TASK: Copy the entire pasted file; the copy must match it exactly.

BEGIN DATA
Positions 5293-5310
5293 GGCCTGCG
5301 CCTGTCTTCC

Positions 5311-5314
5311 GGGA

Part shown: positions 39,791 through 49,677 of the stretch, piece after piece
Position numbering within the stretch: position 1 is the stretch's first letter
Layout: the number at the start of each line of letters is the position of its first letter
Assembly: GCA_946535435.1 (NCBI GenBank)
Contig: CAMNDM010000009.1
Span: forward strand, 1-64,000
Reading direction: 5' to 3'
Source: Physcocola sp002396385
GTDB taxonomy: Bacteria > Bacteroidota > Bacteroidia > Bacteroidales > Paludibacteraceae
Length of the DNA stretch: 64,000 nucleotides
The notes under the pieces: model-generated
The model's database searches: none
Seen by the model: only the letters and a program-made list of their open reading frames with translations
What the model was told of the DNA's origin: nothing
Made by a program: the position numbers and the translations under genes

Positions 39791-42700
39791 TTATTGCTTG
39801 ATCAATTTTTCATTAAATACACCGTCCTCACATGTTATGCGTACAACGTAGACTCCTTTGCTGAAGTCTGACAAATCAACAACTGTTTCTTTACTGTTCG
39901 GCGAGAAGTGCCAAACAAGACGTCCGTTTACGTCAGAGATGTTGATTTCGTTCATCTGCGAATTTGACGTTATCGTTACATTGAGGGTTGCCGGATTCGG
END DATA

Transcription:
Positions 5293-5310
5293 GGCCTGCG
5301 CCTGTCTTCC

Positions 5311-5314
5311 GGGA

Part shown: positions 39,791 through 49,677 of the stretch, piece after piece
Position numbering within the stretch: position 1 is the stretch's first letter
Layout: the number at the start of each line of letters is the position of its first letter
Assembly: GCA_946535435.1 (NCBI GenBank)
Contig: CAMNDM010000009.1
Span: forward strand, 1-64,000
Reading direction: 5' to 3'
Source: Physcocola sp002396385
GTDB taxonomy: Bacteria > Bacteroidota > Bacteroidia > Bacteroidales > Paludibacteraceae
Length of the DNA stretch: 64,000 nucleotides
The notes under the pieces: model-generated
The model's database searches: none
Seen by the model: only the letters and a program-made list of their open reading frames with translations
What the model was told of the DNA's origin: nothing
Made by a program: the position numbers and the translations under genes

Positions 39791-42700
39791 TTATTGCTTG
39801 ATCAATTTTTCATTAAATACACCGTCCTCACATGTTATGCGTACAACGTAGACTCCTTTGCTGAAGTCTGACAAATCAACAACTGTTTCTTTACTGTTCG
39901 GCGAGAAGTGCCAAACAAGACGTCCGTTTACGTCAGAGATGTTGATTTCGTTCATCTGCGAATTTGACGTTATCGTTACATTGAGGGTTGCCGGATTCGG